I love the alternate lens used in this article. Very thought provoking and upholds a view point that escapes most.

Certainly, advertising has come a long way in terms of allowing LGBTQ people to be represented in ways that are not not always negative or ridiculous. Having said that while advertising may herald increased acceptability of certain types of queerness, it always represents one thing first and foremost and that is money. Very well thoughtful and insightful article by Madirekshana.

Very insightful, particularly as a straight woman, accepting of the entire spectrum of sexualities and gender identities…. it’s never occurred to me to look beyond the obvious, literal representation, up until now. It’s a real eye-opener, thank you.

I wonder though, if at this nascent stage, the negatives you have touched upon here are outweighed by the benefit of normalising their representation in media. Is it a necessary, unavoidable part of the cycle of our evolution into a truly equitable society?

Thank you so much for your feedback!

While most companies, particularly those who engage with beauty, fashion and lifestyle (including dating apps and sites) reduce sexuality to a commodity, some companies also celebrate it. Advertisements for Colgate, Kodak and even style brands like Tiffany and Diesel have set an example for how LGBTQ persons should be visually portrayed and acknowledged by the larger media.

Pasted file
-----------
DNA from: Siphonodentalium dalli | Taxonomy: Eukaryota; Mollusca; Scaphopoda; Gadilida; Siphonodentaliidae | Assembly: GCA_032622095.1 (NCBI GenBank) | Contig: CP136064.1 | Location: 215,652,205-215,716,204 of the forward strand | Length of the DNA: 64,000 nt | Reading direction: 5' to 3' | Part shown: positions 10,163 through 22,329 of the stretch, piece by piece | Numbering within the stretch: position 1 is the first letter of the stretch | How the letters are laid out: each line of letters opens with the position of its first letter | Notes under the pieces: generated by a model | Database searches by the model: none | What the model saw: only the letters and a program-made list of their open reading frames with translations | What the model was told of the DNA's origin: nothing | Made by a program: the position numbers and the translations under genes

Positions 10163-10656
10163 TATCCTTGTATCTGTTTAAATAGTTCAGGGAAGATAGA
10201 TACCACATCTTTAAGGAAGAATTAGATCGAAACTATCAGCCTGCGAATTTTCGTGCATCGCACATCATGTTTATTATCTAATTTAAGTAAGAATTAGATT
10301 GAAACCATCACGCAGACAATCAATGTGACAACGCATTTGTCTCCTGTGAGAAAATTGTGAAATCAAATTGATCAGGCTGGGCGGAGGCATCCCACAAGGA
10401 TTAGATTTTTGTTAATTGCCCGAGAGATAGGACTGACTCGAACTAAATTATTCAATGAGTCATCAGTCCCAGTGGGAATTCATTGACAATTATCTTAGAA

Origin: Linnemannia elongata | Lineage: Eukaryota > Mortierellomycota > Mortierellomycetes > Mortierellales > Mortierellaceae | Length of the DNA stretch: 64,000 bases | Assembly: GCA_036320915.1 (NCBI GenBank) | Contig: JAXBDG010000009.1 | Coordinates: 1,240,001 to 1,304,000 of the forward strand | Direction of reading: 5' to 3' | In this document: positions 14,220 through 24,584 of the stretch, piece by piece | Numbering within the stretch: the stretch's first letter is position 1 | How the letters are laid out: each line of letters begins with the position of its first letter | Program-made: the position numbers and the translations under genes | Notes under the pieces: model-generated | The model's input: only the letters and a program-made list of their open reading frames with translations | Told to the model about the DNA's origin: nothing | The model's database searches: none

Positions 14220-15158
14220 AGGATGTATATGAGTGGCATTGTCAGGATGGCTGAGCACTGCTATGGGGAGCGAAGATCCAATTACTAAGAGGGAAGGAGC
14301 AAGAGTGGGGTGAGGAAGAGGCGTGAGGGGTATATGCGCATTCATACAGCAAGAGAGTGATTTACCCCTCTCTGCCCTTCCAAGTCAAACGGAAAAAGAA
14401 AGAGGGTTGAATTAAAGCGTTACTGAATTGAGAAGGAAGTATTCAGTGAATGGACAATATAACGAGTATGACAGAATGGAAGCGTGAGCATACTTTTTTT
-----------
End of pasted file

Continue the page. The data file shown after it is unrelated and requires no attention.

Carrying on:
Given the above examples, I feel with a little more sensitization it’s possible to avoid the use of such surface-level-empowering images. I really enjoyed your question, its definitely something to think about!

Ms. Boo, very impressed with your blog, I would like to add to what Amita, says its a process, that will ultimately play out in ultimately creating a definitive space.

Plus there is black and white what about the grey you haven’t dwelled on that, have a think about how within the larger societal group beauty, fairness, physicality are used in the same lens by the advertising world.

Depending on what the purpose or end goal is, advertising will lead to commoditisation in order to meet the outcomes of the clients etc, plus come to think of it who is directing these ads is there a slant there to,begin with?

Anyways loved your articulation and perspective.

Hi Amit uncle, loved your feedback! I’m glad you enjoyed reading this.

There is so much left to explore within the realm of marketing! And yes, due to its inherent nature, advertisement inevitably leads to commodification. However, I feel it should be done with a certain degree of sensitivity, especially when it comes to portraying people and victim groups who haven’t been represented and have been discriminated against in the past. I feel there’s other ways of going about it rather than provoking sexual tension and creating allure about LGBTQ persons, or anyone for that matter. Let’s take a few home grown examples. A Hindustan Unilever tea company helped launch a musical act featuring transgender singers for an advertisement, giving them a platform to express themselves while also meeting their end goal of selling their products. One might argue that since there is nothing overtly sexual about tea, it was easy to portray queer persons in a non-sexual light. However, even fashion companies (which directly deal with body image and how that expresses one’s personality and sexuality), like the Indian brand Anouk, came up an online ad realistically depicting a lesbian couple instead of sexualizing them.

There’s no denying that there are undoubtedly grey areas here. Perhaps I’ll dwell on them in my next post 🙂